Focus on cybersecurity, warns Gauntlet
More focus on cyber security is required as the industry increasingly works from home, according to an independently commissioned research survey by bus and coach insurance specialist, Gauntlet. It also highlighted the possible vulnerabilities of Working From Home Devices (WFHDs).
Gauntlet is urging bus and coach operators who may have staff working from home to beef up their cyber security and cyber protection. Its survey found that 41% of people believe more British workforces will become victims of cyber crime, specifically because of working from home practices while social distancing measures are in place.
Some regions have more cause for concern it was found. 23% of those based in Northern Ireland and 22% of London-based employees have undergone no audit but are accessing work computer systems.
Four-in-five interviewees stated their place of work has no cyber risk policy or procedures in place in general, even before lockdown and 9% said the password to access the company wifi was common knowledge, prior to social distancing. Of those interviewed, 6% in general and 14% of those from London said they regularly take part in video conferencing but never use a password to enter the virtual meeting. Another 4% (8% in London) said they do use a password but it is the same one every time.
It was found only 55% of interviewees know what a malware link is. One third (33%) did not know what phishing is and only 22% had heard of social engineering. The lowest awareness of malware links was found in Northern Ireland (15%) and in the north east (16%). These two regions also came out at the bottom of the table for awareness of phishing, where 19% and 23% respectively know what this is, according to gauntlet’s study.
Gauntlet Bus and Coach insurance’s sales director, Andy Parkin, says: “The survey confirmed much of what we already felt would be the case in relation to cyber security in lockdown – that it is woefully inadequate and that employers have not been prepared, because in four out of five cases, they had no cyber security policy in place as their framework.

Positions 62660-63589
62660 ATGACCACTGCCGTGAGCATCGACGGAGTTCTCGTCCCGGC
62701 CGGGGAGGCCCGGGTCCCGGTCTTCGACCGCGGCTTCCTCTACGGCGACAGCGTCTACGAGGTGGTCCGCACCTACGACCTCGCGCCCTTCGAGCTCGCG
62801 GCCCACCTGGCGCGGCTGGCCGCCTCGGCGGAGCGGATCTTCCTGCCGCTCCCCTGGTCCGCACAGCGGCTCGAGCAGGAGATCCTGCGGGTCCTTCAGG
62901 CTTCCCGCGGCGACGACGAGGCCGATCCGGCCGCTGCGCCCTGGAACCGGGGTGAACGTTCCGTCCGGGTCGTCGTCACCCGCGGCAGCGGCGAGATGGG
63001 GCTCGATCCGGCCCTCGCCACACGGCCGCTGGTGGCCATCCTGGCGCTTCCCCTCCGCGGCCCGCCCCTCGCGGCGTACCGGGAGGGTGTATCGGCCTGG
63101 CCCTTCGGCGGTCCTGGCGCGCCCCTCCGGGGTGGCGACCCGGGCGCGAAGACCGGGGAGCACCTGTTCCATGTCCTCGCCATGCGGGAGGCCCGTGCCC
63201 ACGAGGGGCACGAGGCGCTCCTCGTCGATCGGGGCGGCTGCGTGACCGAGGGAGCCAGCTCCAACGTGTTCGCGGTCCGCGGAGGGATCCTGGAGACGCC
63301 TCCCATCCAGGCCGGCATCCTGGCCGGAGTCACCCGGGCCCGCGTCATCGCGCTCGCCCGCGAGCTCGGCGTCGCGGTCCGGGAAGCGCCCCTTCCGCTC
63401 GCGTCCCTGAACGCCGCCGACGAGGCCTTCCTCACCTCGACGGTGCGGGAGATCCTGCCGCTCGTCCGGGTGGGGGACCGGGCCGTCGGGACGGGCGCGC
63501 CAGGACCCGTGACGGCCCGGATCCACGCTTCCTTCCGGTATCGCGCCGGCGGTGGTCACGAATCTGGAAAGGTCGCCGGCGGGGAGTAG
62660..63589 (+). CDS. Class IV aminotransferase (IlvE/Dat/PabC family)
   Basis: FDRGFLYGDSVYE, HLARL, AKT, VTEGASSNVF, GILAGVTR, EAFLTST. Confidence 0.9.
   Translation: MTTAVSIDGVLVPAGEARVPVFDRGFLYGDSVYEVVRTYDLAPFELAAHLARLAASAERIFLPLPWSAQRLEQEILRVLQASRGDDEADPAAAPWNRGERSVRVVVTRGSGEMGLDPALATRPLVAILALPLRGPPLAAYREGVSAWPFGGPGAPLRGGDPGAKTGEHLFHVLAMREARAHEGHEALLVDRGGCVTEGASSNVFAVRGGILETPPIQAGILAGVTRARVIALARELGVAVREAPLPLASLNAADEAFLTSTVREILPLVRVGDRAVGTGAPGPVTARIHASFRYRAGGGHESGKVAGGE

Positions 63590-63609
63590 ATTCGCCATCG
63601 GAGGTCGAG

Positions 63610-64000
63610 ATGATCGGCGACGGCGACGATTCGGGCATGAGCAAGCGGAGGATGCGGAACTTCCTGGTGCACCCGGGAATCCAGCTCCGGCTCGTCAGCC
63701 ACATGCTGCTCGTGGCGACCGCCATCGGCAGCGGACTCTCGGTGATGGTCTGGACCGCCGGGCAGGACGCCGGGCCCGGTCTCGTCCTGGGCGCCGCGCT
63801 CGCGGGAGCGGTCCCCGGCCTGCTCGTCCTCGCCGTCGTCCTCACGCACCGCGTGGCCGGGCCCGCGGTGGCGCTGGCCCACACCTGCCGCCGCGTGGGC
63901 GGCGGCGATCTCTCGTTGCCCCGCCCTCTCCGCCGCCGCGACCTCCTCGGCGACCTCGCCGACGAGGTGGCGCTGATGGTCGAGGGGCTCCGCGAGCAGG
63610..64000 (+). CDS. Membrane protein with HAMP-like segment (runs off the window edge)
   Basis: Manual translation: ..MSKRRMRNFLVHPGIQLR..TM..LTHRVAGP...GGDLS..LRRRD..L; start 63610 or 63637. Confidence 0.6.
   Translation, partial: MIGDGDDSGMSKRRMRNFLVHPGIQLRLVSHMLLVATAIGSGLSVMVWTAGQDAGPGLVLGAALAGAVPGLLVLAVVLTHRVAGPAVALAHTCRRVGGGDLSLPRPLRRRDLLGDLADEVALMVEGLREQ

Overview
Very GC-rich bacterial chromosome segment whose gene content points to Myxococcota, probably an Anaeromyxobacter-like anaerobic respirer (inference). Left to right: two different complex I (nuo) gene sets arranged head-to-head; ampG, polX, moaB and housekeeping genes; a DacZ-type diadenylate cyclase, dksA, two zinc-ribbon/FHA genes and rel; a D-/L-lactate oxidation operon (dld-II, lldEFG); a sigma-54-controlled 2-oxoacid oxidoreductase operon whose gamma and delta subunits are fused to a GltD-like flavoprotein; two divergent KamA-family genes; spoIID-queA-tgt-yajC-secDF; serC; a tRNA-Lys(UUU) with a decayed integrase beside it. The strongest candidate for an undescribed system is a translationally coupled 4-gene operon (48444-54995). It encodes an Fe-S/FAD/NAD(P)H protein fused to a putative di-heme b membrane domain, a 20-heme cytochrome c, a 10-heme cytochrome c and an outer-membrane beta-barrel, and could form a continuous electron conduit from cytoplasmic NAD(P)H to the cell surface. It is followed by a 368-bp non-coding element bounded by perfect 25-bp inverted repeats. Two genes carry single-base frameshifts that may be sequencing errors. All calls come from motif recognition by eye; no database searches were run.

“With surprisingly high levels of non-awareness of criminal tactics such as malware links and phishing, we feel many businesses need to urgently get procedures in place but, more importantly in the short term, buy a cyber insurance policy that will step in to assist them, should the worst now occur. Cyber attacks can be hugely expensive incidents, even for small businesses, and this size of business often also lacks the IT support that can step in to try to get systems back up and running. The access to expertise, along with financial protection, which a good cyber insurance policy can provide, is worth its weight in gold for SMEs.”
Flexible working practices and Bring Your Own Devices (BYOD) practices were under the microscope prior to social distancing being introduced, according to Gauntlet.
Andy added: “Our survey results are published at a time at which Europol has issued an infographic explaining how to make a home a cyber stronghold and GCHQ has stated that cyber criminals are using the coronavirus pandemic as an opportunity to engage in more phishing and malware-related activity. Bus and coach operators, despite all the other pressures at present, should be very worried and bolster their cyber security.”
Cyber security assistance can be provided by Gauntlet, contactable on 0113 244 8686.
A Cyber & Data Insurance Guide can be downloaded here